Banish Pessimism

As the world turns their focus to UK politics, Conservative Party leadership hopeful, Andrea Leadsom says ‘let’s banish pessimists.’ The Guardian’s Andrew Sparrow reported early on that, Leadsom and Theresa May would be on the shortlist of two in the ballot of party members – catch up on the political updates here.

In the June FOMC Minutes mention of “caution” ahead of the Brexit referendum was the single largest away for investors. Read “caution” to mean no move in rates over the near term. That message was greeted with relief by investors but why? Did investors expect something other than caution by the FOMC ahead of the referendum? Should they have? Has the Federal Reserve messaged any certainty that rates were on a launch pad? No. As a result, I must admit to being a bit mystified by the reversal that materialized yesterday though I have expected price action to be choppy and range bound this week as you know.
To a degree, we may have received an enthusiastic response from investors to the economic data released yesterday. Maybe. For example, the June ISM Non-Mfg. Index reading came in at 56.5, well above the consensus call of 53.3. The Gallop US Job Creation Index held steady at 33, matching the previous month’s reading. MBA Mortgage applications rose an unexpected 14.2% for the week ending 7/1 versus the previous week’s negative reading of 2.6%. The PMI Services Index hit consensus coming in at 51.4. Certainly the economic data on the day was modestly better than expected. Maybe that tailwind coupled with the FOMC’s “wait and see” stance on rates gave investors some confidence.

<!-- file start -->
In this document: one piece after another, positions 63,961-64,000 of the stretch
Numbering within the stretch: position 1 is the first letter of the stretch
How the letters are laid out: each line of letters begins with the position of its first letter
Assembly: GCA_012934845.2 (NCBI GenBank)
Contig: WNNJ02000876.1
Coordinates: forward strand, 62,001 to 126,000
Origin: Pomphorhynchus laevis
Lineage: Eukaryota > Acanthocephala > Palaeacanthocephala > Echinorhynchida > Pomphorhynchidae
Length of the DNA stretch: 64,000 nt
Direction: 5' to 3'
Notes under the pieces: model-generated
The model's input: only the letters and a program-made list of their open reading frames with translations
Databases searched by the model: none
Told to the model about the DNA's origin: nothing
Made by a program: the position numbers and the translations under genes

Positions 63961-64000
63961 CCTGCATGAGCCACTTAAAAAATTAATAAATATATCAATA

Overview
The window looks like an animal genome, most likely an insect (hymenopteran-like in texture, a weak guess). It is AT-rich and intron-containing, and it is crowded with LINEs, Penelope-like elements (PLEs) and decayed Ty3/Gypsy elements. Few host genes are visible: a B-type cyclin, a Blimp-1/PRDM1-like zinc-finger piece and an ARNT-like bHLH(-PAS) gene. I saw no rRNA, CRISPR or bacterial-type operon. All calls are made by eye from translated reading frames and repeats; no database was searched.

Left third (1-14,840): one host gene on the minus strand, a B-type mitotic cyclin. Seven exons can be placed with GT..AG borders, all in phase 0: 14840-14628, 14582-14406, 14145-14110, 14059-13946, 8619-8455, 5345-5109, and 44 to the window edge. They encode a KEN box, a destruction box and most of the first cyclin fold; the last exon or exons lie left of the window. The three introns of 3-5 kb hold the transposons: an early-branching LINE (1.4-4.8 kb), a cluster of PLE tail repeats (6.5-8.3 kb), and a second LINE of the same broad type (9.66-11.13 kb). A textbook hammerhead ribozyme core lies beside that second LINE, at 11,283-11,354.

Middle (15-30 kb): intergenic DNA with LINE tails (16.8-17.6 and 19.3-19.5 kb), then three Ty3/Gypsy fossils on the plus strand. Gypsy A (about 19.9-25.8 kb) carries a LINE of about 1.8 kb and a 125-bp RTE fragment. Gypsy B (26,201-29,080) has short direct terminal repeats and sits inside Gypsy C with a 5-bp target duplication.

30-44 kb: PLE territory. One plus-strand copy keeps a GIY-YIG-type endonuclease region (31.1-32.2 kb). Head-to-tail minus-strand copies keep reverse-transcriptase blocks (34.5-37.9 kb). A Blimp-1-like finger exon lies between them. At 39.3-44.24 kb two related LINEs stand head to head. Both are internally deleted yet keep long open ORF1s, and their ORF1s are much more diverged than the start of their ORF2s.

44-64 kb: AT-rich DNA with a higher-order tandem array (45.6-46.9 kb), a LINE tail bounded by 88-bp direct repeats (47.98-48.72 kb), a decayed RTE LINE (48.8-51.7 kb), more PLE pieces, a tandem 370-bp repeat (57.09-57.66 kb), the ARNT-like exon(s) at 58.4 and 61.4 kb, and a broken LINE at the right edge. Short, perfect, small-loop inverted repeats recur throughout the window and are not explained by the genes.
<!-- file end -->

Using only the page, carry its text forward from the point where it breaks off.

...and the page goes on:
One of the themes I have harped on for weeks was the likelihood that we can expect the Fed to adopt a “wait and see” or cautious attitude on rates for at least one if not two quarters, given the temerity with which the Fed has addressed any additional tightening following the 25 bps raise in December of last year, as a result of the uneven economic readings we have received over the past month. Additionally, with global sovereign yields at record lows, negative in more than a few cases, simply not raising rates is in fact a relative tightening monetary posture. That default position has provided significant cover to Fed and an extended runway for more of the same.
In fact it is precisely that lack of movement in rates here in the United States and the record low rates around the globe that have pushed investors, at their own peril, into equities among other asset classes. That migration of capital into equities brings with it risk if the underlying valuations and economic landscape don’t support them. As I suggested in Monday’s note, a great deal is riding on Q2 earnings season, which gets underway next Monday.
Choppy price action interrupted by flashes of faux confidence and risk off panic will dominate the equity market landscape unless of course today’s ADP report buttresses yesterday’s modestly better than expected data. The real test comes tomorrow with the June Employment Report. Consensus is calling for a monthly gain of 180k non-farm and an unemployment rate of 4.8%. Little movement is expected in the Participation Rate, Average Hourly Earnings or Average Work Week sub sectors of the report. Next week the focus shifts into overdrive with earnings front and center.
It almost seems like an eternity but it was only a short two weeks ago that British voters stunned global markets, embarrassed EU officials and laid bare the fault lines of what is certain to become a public display of pan-European friction; North versus South, East versus West and nation state versus surrendered sovereignty. More on that next week.

Before its posted here you can read in on the GMAG Blog including the market action commentary.

Flickr photo: The Prime Minister’s Office